As a recent addition to the US and the bay area I am now settling down with
my husband and starting my career as a scientist in the biotech industry.
Coming from the UK I was disappointed to find the terrible maternity leave
here as I previously mentioned to this group. Do any companies provide their
own day care?. In the UK it is a popular option for many companies, use a
room/area in their building, hire a few nannies and offer the employees a
special rate for daycare. I recently have interviewed at two companies and
on both occasions the women I spoke to who were employed as senior
scientists and managerial levels did not have children. I also know of a
woman who has recently returned to work after her 3 months leave and has to
leave at 5pm to pick up her child. I think that companies who do not provide
on site child care should consider it. I would gladly return to full time
work if I could drop my child off, visit at lunchtime for a feed and work
till 6-7pm if I needed to especially if you are still nursing after 3
I feel that I might be made to choose between my career and my family, my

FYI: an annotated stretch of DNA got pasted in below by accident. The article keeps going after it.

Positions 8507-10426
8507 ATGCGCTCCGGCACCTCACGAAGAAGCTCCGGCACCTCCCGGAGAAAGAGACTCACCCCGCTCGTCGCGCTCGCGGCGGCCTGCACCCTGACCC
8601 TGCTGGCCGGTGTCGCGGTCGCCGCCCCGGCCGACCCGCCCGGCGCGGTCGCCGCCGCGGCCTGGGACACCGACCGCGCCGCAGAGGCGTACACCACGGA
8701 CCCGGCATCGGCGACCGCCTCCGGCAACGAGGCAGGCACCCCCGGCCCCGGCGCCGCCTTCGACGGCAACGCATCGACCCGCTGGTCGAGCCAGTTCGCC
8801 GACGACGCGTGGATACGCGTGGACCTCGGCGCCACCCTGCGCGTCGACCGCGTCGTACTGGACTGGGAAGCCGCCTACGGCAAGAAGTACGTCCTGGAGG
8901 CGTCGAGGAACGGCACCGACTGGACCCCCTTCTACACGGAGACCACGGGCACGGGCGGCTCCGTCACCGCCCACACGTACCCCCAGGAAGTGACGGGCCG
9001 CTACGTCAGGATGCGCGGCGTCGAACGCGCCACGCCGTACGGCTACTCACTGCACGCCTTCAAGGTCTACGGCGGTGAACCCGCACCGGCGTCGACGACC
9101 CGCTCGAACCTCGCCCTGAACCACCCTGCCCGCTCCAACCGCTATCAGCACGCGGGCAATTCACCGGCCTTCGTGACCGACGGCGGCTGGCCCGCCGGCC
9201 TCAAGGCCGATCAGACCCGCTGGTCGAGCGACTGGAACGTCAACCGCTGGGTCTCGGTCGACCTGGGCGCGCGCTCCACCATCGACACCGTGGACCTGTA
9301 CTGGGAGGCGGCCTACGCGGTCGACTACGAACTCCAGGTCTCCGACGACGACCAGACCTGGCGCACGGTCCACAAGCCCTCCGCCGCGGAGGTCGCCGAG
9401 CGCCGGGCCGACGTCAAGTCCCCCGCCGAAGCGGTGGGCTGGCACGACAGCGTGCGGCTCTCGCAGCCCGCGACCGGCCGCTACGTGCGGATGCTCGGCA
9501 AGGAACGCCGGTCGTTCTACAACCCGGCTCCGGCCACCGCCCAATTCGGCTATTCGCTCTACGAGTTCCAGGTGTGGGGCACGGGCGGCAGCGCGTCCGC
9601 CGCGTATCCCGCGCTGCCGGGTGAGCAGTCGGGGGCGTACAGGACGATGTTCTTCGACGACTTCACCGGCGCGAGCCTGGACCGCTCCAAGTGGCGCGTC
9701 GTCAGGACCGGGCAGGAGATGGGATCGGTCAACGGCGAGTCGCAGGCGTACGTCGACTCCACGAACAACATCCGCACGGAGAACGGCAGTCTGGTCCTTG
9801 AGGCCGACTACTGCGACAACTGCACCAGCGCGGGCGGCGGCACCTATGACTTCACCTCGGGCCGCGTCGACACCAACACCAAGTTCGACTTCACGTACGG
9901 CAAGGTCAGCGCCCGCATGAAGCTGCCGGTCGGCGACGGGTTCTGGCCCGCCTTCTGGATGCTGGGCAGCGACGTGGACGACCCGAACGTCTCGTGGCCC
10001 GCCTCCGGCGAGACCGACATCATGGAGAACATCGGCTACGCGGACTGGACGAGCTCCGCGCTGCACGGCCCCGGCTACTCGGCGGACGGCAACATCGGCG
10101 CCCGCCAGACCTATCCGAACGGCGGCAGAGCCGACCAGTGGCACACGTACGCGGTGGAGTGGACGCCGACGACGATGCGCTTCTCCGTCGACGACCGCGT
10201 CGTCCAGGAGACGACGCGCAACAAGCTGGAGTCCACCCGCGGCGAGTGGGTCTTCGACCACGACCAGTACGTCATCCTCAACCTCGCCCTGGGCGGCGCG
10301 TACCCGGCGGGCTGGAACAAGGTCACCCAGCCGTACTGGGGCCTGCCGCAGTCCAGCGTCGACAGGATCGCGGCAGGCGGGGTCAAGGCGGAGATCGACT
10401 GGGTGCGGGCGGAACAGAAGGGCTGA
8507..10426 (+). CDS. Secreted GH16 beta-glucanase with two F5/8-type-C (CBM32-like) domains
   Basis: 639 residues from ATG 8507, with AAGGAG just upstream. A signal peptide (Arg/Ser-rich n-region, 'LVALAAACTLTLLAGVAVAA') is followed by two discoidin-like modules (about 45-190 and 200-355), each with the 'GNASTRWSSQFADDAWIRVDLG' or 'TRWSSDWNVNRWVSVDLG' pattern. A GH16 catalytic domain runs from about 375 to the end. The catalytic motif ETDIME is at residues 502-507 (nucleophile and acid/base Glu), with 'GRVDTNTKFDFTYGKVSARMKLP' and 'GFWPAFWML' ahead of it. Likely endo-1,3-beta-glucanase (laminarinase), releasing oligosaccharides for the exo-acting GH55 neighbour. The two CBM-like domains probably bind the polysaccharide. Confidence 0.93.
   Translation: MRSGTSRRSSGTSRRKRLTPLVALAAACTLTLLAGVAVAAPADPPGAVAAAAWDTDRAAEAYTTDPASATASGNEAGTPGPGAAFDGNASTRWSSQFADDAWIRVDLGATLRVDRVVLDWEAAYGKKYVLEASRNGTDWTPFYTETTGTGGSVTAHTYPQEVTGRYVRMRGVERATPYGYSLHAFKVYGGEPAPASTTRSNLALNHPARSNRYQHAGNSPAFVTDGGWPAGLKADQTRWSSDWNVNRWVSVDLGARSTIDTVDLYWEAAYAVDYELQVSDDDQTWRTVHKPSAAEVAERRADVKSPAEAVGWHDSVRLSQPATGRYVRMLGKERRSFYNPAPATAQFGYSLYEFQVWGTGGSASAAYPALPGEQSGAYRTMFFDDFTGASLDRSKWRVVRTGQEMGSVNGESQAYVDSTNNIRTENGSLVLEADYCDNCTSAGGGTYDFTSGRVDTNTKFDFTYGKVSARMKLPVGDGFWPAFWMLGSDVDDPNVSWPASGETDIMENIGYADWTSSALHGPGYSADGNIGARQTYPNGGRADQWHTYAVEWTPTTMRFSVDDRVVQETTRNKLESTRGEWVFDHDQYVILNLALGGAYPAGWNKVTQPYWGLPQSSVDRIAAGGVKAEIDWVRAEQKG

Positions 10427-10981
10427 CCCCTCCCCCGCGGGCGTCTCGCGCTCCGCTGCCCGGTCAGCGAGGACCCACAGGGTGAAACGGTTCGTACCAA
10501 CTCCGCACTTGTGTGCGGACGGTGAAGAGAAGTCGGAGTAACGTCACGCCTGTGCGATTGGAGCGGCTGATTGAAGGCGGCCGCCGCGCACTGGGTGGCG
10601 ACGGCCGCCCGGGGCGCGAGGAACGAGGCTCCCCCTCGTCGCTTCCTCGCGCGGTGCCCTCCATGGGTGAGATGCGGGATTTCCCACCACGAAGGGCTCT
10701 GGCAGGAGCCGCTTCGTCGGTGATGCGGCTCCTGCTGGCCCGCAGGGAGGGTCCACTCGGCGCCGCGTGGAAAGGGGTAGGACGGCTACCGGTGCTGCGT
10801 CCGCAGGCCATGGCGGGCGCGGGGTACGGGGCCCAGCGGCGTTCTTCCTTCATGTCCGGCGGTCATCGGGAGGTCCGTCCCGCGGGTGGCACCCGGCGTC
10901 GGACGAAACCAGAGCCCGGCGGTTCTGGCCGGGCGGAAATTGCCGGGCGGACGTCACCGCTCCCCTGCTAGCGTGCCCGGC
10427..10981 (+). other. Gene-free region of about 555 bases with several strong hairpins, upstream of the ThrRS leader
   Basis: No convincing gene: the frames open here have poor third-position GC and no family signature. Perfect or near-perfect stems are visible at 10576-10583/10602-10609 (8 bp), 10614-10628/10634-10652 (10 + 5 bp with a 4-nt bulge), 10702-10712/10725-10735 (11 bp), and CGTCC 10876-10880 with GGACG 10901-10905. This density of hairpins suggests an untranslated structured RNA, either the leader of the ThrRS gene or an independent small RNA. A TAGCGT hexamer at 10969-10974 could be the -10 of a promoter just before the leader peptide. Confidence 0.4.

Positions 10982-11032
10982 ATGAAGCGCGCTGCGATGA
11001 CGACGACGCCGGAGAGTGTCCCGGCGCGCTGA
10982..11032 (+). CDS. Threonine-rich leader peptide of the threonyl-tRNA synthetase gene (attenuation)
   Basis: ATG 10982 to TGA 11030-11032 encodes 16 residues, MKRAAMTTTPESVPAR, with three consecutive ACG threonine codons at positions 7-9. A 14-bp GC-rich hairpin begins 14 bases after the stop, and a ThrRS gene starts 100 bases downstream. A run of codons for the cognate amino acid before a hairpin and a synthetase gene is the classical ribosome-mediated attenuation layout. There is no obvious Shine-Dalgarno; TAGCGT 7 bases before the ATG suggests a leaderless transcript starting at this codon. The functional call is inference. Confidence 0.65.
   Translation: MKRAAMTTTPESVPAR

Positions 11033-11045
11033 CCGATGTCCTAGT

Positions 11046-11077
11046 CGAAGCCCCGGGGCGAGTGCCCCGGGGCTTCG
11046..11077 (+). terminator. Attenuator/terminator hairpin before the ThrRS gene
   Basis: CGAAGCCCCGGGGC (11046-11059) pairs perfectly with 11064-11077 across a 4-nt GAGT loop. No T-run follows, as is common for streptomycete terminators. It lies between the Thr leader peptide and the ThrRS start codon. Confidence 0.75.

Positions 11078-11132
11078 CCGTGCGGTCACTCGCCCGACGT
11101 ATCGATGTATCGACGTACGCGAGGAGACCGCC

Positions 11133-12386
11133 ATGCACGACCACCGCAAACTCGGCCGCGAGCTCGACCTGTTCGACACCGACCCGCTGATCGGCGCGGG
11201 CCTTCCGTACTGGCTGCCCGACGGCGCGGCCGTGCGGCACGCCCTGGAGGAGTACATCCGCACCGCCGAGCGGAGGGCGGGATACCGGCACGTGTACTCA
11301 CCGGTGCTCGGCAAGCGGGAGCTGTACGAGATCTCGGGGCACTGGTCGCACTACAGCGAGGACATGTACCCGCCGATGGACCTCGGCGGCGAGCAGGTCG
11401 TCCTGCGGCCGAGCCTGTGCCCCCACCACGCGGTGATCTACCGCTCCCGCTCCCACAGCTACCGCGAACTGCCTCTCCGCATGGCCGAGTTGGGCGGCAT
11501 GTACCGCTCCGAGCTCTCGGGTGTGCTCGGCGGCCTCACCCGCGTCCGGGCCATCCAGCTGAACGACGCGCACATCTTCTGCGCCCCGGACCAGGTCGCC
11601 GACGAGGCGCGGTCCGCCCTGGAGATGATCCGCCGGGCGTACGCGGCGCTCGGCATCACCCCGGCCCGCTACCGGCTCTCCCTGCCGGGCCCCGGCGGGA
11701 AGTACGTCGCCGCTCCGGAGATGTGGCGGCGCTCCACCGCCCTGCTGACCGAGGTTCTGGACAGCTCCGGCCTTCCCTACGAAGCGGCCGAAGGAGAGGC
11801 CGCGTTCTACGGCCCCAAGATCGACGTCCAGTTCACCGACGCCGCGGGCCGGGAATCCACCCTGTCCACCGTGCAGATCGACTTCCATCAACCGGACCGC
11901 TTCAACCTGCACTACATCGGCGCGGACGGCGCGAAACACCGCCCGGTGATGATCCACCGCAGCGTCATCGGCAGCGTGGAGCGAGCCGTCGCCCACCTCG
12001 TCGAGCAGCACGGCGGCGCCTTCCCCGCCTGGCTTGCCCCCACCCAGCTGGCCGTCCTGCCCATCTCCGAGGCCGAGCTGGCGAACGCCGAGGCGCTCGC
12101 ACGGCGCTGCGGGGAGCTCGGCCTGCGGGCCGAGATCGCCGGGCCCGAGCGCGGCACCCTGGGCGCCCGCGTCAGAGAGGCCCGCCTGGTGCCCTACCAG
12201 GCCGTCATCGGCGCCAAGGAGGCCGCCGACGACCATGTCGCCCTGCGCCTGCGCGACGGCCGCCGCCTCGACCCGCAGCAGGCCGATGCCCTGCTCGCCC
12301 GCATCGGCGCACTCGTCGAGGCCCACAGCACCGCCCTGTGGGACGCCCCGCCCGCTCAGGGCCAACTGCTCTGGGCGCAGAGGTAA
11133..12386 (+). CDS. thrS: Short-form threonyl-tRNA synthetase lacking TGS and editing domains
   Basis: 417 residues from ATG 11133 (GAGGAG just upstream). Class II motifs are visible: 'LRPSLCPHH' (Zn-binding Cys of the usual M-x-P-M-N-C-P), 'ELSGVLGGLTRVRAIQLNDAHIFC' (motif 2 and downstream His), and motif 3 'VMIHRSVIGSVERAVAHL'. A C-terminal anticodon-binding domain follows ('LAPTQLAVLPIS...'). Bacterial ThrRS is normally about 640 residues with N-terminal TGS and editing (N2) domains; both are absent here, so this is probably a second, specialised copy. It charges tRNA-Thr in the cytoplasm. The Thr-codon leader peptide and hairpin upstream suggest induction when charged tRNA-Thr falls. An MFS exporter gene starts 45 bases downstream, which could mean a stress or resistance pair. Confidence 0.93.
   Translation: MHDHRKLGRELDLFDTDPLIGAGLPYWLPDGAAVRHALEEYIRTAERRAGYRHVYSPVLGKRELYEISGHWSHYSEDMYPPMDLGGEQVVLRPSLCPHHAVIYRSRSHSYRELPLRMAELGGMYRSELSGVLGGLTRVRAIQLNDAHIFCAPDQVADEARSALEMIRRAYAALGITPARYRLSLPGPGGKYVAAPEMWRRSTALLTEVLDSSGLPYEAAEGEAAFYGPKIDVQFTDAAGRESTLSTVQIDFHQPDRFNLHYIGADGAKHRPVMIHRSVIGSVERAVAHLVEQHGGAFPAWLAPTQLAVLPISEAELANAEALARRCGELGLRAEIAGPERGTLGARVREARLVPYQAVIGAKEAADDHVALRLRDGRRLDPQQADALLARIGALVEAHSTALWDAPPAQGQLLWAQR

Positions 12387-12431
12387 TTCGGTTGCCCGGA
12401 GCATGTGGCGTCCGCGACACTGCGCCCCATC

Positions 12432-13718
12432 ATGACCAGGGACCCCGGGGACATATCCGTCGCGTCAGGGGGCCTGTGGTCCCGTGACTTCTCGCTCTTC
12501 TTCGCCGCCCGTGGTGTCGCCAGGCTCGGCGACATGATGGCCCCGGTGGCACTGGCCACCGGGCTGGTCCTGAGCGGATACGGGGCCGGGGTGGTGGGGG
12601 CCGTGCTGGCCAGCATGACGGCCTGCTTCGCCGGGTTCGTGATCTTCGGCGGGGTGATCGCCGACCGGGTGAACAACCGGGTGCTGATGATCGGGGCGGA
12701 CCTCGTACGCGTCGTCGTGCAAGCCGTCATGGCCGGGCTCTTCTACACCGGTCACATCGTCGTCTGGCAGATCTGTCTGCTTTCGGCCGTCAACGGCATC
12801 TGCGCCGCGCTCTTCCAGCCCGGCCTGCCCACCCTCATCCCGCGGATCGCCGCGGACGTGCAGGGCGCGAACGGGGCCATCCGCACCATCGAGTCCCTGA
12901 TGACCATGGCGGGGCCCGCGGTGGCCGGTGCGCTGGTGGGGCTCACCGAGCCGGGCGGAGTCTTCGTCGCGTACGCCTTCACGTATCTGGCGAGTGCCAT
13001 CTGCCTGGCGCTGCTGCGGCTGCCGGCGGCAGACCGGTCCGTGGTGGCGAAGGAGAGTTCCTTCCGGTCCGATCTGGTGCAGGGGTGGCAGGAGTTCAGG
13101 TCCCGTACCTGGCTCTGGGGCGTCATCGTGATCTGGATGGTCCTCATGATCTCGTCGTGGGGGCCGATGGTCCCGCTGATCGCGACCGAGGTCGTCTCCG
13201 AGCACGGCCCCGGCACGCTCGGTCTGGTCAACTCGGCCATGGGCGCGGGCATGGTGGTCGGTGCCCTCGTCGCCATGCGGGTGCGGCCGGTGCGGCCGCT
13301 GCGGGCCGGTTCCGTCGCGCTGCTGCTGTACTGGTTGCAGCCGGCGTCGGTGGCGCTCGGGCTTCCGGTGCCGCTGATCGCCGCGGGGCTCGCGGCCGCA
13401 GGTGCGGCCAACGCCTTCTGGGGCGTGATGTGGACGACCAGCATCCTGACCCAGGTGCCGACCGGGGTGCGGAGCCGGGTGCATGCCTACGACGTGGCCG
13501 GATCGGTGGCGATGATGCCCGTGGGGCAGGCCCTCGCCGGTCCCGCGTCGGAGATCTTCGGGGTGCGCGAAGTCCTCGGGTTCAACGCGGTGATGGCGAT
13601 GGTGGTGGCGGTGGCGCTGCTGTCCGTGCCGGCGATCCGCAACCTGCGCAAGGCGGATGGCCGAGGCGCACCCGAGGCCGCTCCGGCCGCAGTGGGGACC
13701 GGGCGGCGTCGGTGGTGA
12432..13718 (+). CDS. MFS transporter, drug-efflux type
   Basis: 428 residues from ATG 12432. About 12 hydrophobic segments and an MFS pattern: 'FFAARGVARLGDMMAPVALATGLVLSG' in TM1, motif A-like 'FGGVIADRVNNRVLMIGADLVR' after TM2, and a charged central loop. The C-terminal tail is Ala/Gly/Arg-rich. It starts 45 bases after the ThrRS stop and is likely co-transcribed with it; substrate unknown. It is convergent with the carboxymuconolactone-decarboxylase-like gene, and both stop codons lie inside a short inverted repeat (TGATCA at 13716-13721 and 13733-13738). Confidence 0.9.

career will suffer if I cannot put in the hours and effort that my fellow
male scientists do. Other options include taking turns with your partner in
picking up children, is this really a practical solution or does is lead to
whose turn is it, and I know it's my turn but I have to do this experiment?
I think this issue also extends to academic sites. I know UCSF here in San
Francisco has day care but I have been told it closes at 6pm and is so
heavily over subscribed that none of my UCSF colleagues were able to place
children there. I cannot begin to imagine the situation for single mothers.
Please share your experiences of working and raising children and if you
feel you can achieve the same heights with or without a family. Would we
choose a job if they provided on-site child care from 8am-8pm at a
subsidized rate?, this would be enough reason for me to reject one company
over another. On-site fitness centers seem to be a priority for these
companies yet the thing that may boost morale and productivity for what
hopefully will be 50% of the workforce is sadly over-looked.